Photographer: Andrey Rudakov/Bloomberg

Metals Tycoon Plots Biggest Russian Share Sale Since Crimean Crisis

  • Aluminum producer in talks with banks to sell 20% stake
  • ‘Big window of opportunities for Russian companies,’ BCS says

United Co. Rusal, the aluminum giant led by billionaire Oleg Deripaska, is laying the groundwork for the biggest Russian share sale since the Crimean crisis.

Rusal’s executives and bankers have discussed selling up to a 20 percent stake, representing about $1.7 billion, in London, according to two people familiar with the matter. If successful, it would be the surest sign that international investors are losing their post-sanctions inhibitions about Russia.

“There is a big window of opportunities for Russian companies,” Kirill Chuyko, an equity strategist at BCS Global Markets, Moscow’s largest brokerage, said by phone. “Rusal and others are in a rush to take the hot money as the window may close soon if geopolitical tensions come back."

The plans are still preliminary and haven’t been submitted to the board, which would need to approve the decision. Rusal’s board hasn’t considered or discussed any secondary public offering of shares, according to a statement Friday to the Hong Kong stock exchange, where the company has a listing.

Still, it shows that investors are regaining confidence in Russia as metal prices rebound and U.S.-Russian tensions ease. President Donald Trump has touted the benefit of a better relationship with President Vladimir Putin -- a reversal from previous policy that penalized Russia for annexing the Ukrainian region of Crimea in 2014 and supporting separatist rebels.

Seperately, Onexim Holdings Ltd., owned by billionaire Mikhail Prokhorov, is considering selling a portion of its Rusal stake through an accelerated book building, people familiar with the situation said, asking not to be identified because information is not public.

Onexim has been looking for a buyer for its 17% Rusal stake since summer. It might sell 5 percent through the accelerated book building, one of the people said.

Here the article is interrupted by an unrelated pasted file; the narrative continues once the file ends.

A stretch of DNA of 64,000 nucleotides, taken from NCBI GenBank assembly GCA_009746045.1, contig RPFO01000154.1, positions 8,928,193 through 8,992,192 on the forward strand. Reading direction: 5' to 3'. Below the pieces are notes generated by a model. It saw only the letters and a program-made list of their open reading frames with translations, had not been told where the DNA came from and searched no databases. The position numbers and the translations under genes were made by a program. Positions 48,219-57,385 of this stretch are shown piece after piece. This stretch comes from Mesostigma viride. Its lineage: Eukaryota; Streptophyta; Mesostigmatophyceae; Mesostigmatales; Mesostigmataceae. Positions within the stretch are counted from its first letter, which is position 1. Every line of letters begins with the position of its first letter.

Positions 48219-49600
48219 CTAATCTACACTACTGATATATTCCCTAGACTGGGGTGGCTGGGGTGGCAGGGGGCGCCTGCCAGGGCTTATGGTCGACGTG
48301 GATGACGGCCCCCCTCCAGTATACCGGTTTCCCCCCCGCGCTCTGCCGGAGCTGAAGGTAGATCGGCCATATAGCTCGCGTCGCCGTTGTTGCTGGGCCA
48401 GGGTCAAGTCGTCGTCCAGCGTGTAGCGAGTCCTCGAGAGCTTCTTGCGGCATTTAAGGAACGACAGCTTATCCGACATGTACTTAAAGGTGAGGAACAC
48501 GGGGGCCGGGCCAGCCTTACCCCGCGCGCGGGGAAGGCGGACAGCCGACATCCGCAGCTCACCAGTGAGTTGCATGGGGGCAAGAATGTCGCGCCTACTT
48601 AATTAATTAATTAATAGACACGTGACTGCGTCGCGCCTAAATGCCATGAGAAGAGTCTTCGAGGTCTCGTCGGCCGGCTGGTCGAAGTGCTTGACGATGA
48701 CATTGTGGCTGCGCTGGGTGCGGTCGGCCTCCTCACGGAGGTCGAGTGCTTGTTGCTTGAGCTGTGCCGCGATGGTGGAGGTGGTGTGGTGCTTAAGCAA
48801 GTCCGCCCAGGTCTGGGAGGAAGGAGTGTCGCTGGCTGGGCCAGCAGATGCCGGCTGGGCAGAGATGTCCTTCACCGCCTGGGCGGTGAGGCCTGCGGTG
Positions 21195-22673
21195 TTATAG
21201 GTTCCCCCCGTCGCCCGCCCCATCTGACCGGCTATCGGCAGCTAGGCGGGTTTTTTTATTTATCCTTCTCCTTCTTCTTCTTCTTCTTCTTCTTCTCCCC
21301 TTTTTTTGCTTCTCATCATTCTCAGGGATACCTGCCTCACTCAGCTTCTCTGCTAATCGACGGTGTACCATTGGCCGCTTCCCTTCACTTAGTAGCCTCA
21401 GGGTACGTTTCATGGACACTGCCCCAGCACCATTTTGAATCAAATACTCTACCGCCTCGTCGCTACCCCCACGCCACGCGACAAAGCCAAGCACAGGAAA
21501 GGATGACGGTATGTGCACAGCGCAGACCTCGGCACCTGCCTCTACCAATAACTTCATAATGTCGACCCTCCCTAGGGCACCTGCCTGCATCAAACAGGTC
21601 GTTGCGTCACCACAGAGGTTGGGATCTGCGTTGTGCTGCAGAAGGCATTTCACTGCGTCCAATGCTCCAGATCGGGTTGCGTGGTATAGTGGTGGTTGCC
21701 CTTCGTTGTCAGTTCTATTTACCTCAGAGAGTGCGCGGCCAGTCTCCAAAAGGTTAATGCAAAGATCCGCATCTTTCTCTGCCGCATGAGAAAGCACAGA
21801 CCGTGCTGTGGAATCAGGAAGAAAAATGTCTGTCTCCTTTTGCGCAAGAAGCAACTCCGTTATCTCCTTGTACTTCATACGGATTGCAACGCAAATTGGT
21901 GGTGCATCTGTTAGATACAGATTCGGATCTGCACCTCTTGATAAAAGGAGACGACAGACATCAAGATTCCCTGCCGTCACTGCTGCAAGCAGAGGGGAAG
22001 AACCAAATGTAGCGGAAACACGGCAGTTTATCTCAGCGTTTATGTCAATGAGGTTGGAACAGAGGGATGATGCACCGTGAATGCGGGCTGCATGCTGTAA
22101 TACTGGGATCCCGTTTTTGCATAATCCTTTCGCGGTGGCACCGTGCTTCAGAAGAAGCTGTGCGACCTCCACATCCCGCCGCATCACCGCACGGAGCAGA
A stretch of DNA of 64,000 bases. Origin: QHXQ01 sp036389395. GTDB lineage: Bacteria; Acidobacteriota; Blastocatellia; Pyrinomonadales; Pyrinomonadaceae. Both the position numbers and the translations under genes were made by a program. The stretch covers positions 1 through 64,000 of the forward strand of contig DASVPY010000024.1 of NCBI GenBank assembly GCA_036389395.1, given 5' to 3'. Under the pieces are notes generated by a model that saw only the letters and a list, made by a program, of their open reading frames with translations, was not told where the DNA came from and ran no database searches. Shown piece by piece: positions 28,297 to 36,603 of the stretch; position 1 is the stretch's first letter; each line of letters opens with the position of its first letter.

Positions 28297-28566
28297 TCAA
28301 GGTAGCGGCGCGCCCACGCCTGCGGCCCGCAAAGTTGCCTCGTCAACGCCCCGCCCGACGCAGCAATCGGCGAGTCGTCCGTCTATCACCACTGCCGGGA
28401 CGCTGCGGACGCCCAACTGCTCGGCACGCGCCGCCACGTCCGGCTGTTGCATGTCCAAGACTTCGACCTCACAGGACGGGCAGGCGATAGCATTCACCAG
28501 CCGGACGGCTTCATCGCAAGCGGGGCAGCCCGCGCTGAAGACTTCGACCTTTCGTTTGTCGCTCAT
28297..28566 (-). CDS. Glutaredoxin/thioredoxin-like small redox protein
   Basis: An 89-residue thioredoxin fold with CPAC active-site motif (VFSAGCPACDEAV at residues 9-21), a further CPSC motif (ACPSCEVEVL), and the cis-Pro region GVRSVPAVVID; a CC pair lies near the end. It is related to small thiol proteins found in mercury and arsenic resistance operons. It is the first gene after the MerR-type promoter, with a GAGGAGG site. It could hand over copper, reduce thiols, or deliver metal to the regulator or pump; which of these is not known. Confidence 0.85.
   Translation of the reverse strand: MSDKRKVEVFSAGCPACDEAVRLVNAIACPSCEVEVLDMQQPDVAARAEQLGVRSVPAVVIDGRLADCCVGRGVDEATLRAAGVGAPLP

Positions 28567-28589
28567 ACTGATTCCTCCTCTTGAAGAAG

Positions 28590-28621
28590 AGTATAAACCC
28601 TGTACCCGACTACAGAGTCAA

Raising Cash

This week, several Russian companies have moved to sell bonds and shares. For example:

  • Severstal PJSC, Russia’s largest steelmaker by market value, sold $250 million of convertible bonds with zero coupon. 
  • PhosAgro PJSC, a fertilizer producer, said its owner raised $251 million by selling a 4.5 percent equity stake to investors. The offer book was covered in just about an hour, according to VTB Capital.

Since December, Novolipetsk Steel PJSC, TMK PJSC, PhosAgro and Detskiy Mir PJSC are set to raise about $900 million by selling shares.

Rusal shares fell as much as 3.5 percent to 317.10 rubles in Moscow, reversing earlier gains. In dollar terms, the Russian-listed shares are up 85 percent in the past year.

London Lure

The choice to sell shares in London underscores Deripaska’s view of the city as a capital center even as the U.K. works to leave the European Union. En+ Group Ltd., the commodities business that Deripaska controls, is also planning to go public in London this year.

"Brexit only will reinforce the British platform. It will be more competitive," the billionaire said in a Jan. 19 interview from Davos, Switzerland.

Rusal, which had $8.8 billion in total debt at the end of the third quarter, is seeking to reduce borrowing. On Wednesday, it announced plans to sell $1.5 billion of yuan-denominated panda bonds after raising $600 million in its debut Eurobond last month.

The share sale may reduce net debt by 25 percent, according to a report by Oleg Petropavlovskiy, an analyst at BCS Global Markets.

Rusal may also use the funds to purchase the stake owed by billionaire Mikhail Prokhorov’s Onexim, who is seeking to sell, said George Buzhenitsa, an analyst at Deutsche Bank AG. Andrey Belyak, a spokesman for Onexim, declined to comment.

Prokhorov’s company has been in talks with fellow billionaire Viktor Vekselberg-led Sual Partners to sell 12 percent of Rusal since last year, but the deal stalled after the share price increased, Vedomosti reported this week.

Any share sale of this size will also need the biggest shareholders content as the stakes will be diluted. While Deripaska controls about 48 percent in Rusal, Prokhorov holds 17 percent and Vekselberg and partners - about 16 percent. Prokhorov’s and Velselberg’s representatives declined to comment.

Rusal already was weighting similar shares sale in 2011, but didn’t proceed with the deal.

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